Most people would say, I'd take that problem. Give me a million dollars and I'll figure out what to do. But it's harder than it looks. Constraints give your life shape. Remove them and most people have no idea what to do: look at what happens to those who win lotteries or inherit money. Much as everyone thinks they want financial security, the happiest people are not those who have it, but those who like what they do. So a plan that promises freedom at the expense of knowing what to do with it may not be as good as it seems.
Whichever route you take, expect a struggle. Finding work you love is very difficult. Most people fail. Even if you succeed, it's rare to be free to work on what you want till your thirties or forties. But if you have the destination in sight you'll be more likely to arrive at it. If you know you can love work, you're in the home stretch, and if you know what work you love, you're practically there.
 Currently we do the opposite: when we make kids do boring work, like arithmetic drills, instead of admitting frankly that it's boring, we try to disguise it with superficial decorations.
 One father told me about a related phenomenon: he found himself concealing from his family how much he liked his work. When he wanted to go to work on a saturday, he found it easier to say that it was because he "had to" for some reason, rather than admitting he preferred to work than stay home with them.
 Something similar happens with suburbs. Parents move to suburbs to raise their kids in a safe environment, but suburbs are so dull and artificial that by the time they're fifteen the kids are convinced the whole world is boring.
 I'm not saying friends should be the only audience for your work. The more people you can help, the better. But friends should be your compass.
 Donald Hall said young would-be poets were mistaken to be so obsessed with being published. But you can imagine what it would do for a 24 year old to get a poem published in The New Yorker. Now to people he meets at parties he's a real poet. Actually he's no better or worse than he was before, but to a clueless audience like that, the approval of an official authority makes all the difference. So it's a harder problem than Hall realizes. The reason the young care so much about prestige is that the people they want to impress are not very discerning.
 This is isomorphic to the principle that you should prevent your beliefs about how things are from being contaminated by how you wish they were. Most people let them mix pretty promiscuously. The continuing popularity of religion is the most visible index of that.
 A more accurate metaphor would be to say that the graph of jobs is not very well connected.
Thanks to Trevor Blackwell, Dan Friedman, Sarah Harlin, Jessica Livingston, Jackie McDonough, Robert Morris, Peter Norvig, David Sloo, and Aaron Swartz for reading drafts of this.
The innovation of happy love didn't even enter the vocabulary of romance until the 17th century. Before the 18th century -- when the family was primarily an economic unit of production rather than a hothouse of Oedipal tensions -- marriages were business arrangements between families; participants had little to say on the matter. Some historians consider romantic love a learned behavior that really only took off in the late 18th century along with the new fashion for reading novels, though even then affection between a husband and wife was considered to be in questionable taste.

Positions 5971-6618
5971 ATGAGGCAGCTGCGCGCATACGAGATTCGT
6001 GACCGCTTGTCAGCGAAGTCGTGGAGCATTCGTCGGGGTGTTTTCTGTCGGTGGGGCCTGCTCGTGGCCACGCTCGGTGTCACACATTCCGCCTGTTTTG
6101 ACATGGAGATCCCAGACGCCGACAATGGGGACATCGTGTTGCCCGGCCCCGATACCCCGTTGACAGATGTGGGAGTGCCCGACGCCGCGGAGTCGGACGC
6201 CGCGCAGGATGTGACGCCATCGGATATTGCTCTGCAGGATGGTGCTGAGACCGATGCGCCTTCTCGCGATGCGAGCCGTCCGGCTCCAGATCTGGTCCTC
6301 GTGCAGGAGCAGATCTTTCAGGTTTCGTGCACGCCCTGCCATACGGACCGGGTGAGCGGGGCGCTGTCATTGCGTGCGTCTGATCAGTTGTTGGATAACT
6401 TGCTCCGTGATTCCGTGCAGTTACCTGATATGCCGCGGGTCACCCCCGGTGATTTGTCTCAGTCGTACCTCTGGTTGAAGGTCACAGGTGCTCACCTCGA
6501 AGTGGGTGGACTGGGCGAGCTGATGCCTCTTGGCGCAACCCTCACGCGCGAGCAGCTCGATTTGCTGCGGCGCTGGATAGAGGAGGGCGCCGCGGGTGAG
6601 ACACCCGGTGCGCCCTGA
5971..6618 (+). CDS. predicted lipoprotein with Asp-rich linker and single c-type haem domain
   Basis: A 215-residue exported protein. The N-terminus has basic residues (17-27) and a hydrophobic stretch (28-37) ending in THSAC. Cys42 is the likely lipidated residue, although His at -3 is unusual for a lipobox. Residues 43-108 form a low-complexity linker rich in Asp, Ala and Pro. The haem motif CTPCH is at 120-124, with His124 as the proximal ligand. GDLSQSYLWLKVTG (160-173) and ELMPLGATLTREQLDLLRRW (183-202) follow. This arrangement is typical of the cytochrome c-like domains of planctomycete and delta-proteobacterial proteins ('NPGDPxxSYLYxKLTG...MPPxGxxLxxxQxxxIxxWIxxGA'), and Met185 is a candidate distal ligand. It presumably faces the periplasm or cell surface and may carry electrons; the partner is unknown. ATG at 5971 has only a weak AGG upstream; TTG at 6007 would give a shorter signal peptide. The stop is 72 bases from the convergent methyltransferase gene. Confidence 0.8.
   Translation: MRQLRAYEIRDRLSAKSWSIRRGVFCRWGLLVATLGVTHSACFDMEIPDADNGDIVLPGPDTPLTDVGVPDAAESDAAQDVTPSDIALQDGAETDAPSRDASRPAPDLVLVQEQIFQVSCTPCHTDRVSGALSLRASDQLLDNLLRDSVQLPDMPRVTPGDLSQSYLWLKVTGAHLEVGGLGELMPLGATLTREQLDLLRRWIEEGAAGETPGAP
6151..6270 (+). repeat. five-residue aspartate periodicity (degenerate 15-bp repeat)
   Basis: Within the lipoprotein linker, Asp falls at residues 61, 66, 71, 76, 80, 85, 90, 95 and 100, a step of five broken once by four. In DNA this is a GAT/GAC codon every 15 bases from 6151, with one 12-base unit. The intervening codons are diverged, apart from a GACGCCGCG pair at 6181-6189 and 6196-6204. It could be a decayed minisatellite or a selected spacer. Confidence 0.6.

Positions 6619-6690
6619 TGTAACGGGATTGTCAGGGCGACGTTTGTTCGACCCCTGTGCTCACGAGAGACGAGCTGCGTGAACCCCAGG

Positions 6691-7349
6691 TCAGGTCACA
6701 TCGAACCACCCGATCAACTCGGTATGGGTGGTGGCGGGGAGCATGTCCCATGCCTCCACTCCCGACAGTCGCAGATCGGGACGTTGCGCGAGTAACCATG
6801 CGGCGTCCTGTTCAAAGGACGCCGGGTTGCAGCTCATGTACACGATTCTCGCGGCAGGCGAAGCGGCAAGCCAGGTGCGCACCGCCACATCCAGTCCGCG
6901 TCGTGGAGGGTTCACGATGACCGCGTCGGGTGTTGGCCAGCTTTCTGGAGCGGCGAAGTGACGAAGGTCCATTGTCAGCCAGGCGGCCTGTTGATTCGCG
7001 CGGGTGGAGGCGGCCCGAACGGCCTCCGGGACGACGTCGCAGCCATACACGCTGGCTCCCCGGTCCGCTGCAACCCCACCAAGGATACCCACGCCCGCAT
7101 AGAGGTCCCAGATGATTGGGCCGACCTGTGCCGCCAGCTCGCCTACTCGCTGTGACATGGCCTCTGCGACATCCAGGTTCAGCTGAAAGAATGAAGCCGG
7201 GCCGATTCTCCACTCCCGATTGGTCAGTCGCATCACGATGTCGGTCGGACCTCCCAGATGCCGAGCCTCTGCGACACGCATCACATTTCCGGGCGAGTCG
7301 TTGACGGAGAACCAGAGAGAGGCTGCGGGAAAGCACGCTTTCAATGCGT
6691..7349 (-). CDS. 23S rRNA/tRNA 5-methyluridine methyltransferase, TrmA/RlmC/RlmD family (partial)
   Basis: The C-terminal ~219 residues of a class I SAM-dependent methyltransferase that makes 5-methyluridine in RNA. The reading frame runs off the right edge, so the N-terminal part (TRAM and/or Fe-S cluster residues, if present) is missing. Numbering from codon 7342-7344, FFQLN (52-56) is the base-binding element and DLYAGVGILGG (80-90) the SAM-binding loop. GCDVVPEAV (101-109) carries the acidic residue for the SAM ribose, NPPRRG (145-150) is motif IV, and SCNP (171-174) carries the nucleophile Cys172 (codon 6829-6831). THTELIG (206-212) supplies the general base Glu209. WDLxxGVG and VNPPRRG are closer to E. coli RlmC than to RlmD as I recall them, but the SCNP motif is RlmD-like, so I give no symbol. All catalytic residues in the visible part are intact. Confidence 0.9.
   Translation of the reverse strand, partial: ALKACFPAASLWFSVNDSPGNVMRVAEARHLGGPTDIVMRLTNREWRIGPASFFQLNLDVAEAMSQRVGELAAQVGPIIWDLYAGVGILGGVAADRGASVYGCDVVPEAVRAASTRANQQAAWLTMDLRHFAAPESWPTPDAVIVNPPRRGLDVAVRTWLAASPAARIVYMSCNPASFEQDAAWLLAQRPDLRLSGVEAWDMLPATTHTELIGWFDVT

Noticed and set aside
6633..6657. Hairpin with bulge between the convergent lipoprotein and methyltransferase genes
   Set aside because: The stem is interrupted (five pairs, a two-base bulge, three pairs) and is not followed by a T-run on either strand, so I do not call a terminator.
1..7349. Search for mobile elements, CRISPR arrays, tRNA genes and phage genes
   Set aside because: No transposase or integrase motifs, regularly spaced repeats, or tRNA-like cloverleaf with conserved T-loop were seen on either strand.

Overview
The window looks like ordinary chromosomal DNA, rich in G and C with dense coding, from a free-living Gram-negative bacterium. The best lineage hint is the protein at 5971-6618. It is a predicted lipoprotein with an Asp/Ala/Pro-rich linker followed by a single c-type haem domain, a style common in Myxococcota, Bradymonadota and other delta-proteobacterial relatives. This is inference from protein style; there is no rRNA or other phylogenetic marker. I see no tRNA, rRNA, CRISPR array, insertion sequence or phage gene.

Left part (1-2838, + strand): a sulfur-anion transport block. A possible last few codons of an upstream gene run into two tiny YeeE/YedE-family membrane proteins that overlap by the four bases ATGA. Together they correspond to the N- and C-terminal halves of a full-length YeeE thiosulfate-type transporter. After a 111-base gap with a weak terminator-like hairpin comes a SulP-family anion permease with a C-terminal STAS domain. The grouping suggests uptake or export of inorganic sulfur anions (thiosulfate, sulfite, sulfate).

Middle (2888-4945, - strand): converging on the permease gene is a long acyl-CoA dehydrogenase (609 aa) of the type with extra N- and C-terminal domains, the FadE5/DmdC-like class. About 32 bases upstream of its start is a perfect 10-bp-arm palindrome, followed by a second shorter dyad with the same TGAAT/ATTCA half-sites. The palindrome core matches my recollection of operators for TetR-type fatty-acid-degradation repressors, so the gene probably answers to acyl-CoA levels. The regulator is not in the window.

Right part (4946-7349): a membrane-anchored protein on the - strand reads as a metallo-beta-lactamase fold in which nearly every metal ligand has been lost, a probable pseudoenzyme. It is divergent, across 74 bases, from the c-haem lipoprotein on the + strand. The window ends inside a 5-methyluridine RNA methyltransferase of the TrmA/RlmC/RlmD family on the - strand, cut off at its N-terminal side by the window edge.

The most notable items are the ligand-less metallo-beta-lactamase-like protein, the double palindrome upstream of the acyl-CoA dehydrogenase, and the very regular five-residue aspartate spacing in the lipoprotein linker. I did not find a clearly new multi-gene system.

Historians disagree, of course. Some tell the story of love as an eternal and unchanging essence; others, as a progress narrative over stifling social conventions. (Sometimes both stories are told at once; consistency isn't required.) But has modern love really set us free? Fond as we are of projecting our own emotional quandaries back through history, construing vivid costume dramas featuring medieval peasants or biblical courtesans sharing their feelings with the post-Freudian savvy of lifelong analysands, our amatory predecessors clearly didn't share all our particular aspirations about their romantic lives.
We, by contrast, feel like failures when love dies. We believe it could be otherwise. Since the cultural expectation is that a state of coupled permanence is achievable, uncoupling is experienced as crisis and inadequacy -- even though such failures are more the norm than the exception.
As love has increasingly become the center of all emotional expression in the popular imagination, anxiety about obtaining it in sufficient quantities -- and for sufficient duration -- suffuses the population. Everyone knows that as the demands and expectations on couples escalated, so did divorce rates. And given the current divorce statistics (roughly 50 percent of all marriages end in divorce), all indications are that whomever you love today -- your beacon of hope, the center of all your optimism -- has a good chance of becoming your worst nightmare tomorrow. (Of course, that 50 percent are those who actually leave their unhappy marriages and not a particularly good indication of the happiness level or nightmare potential of those who remain.) Lawrence Stone, a historian of marriage, suggests -- rather jocularly, you can't help thinking -- that today's rising divorce rates are just a modern technique for achieving what was once taken care of far more efficiently by early mortality.